I encountered no glitches or surprises while testing the Sunfire Theater Grand Receiver 3. Power output was consistently among the highest I have measured from a multichannel receiver, and its 165 watts (22.2 dBW) per channel with 5 channels driven represents a clear benchmark for the category (3 to 4 dB greater than flagship receivers from many other manufacturers achieve).
Photos by Tony Cordoza Samsung's SIR-S4120R neatly combines two of the coolest products in today's pantheon of A/V wonders - digital satellite TV receivers and TiVo video hard-disk recorders (HDRs) - in one trim component that looks more or less like an ordinary DirecTV receiver.
When we first looked at iPhone/iPod touch remote control solutions in our September 2010 issue, the concept was novel enough that we were unabashedly gushy. There was only a bare handful of remote control apps, and the variety of angles by which they attacked, mostly success- fully, the ever-vexing problem of how to operate an A/V system without losing any marbles (and then throwing them, hard, at expensive components) was truly cool.
Don't buy this receiver if you have a bad back, a rickety rack, or a bulging credit limit. Because Denon's latest flagship, the AVR-5805, is as tall as many receivers are deep, as deep as many are wide, as heavy as a pair of many other flagship models - and as expensive as a two-year-old Kia.
(Photos by Tony Cordoza) Let me tell you about my very first hard-disk drive. It was about the size of a VCR and made as much noise as a small refrigerator. It cost about as much as a refrigerator, too-but who cared?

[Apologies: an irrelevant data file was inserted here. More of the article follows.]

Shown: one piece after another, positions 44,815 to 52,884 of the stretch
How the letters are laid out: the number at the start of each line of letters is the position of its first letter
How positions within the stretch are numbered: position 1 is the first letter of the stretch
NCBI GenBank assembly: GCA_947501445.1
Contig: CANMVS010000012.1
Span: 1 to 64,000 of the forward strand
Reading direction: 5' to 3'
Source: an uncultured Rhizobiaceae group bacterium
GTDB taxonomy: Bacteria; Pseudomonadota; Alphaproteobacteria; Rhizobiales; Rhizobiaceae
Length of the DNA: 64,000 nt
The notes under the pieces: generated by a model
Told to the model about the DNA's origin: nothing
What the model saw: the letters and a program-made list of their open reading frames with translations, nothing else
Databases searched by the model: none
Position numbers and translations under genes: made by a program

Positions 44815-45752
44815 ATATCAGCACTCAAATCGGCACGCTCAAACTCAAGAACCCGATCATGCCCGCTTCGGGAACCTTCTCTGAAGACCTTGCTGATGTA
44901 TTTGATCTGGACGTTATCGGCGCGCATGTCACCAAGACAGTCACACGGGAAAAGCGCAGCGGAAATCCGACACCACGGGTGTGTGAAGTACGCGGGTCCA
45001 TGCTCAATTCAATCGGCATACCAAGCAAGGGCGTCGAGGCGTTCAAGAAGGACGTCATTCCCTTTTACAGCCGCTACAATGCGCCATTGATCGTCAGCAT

As seems usual for Onkyo, the TX-SR605 showed just how technically accomplished mass-produced electronics can be today, with perfectly flat frequency response and perfect D/A linearity to -90 dB (and beyond). Both are as good results as I've measured, and while my memory isn't infallible, I believe this to be the first time these two particular aces have been drawn by the same unit.
Quick, name a Canadian A/V receiver maker! Yeah, I couldn’t either — until now. Anthem, the north-of-the-border firm best known for its “Statement” Series reference-grade A/V preamp (and power amps), has finally merged the two forms into a single new element: the MRX family of A/V receivers.
It’s a fact of modern life. The higher you climb in the high end of anything, the less, at least in one sense, you will get. You will find, I believe, few gargoyles on buildings designed by I.M. Pei, and even fewer rear-seat DVD screens in Paganis.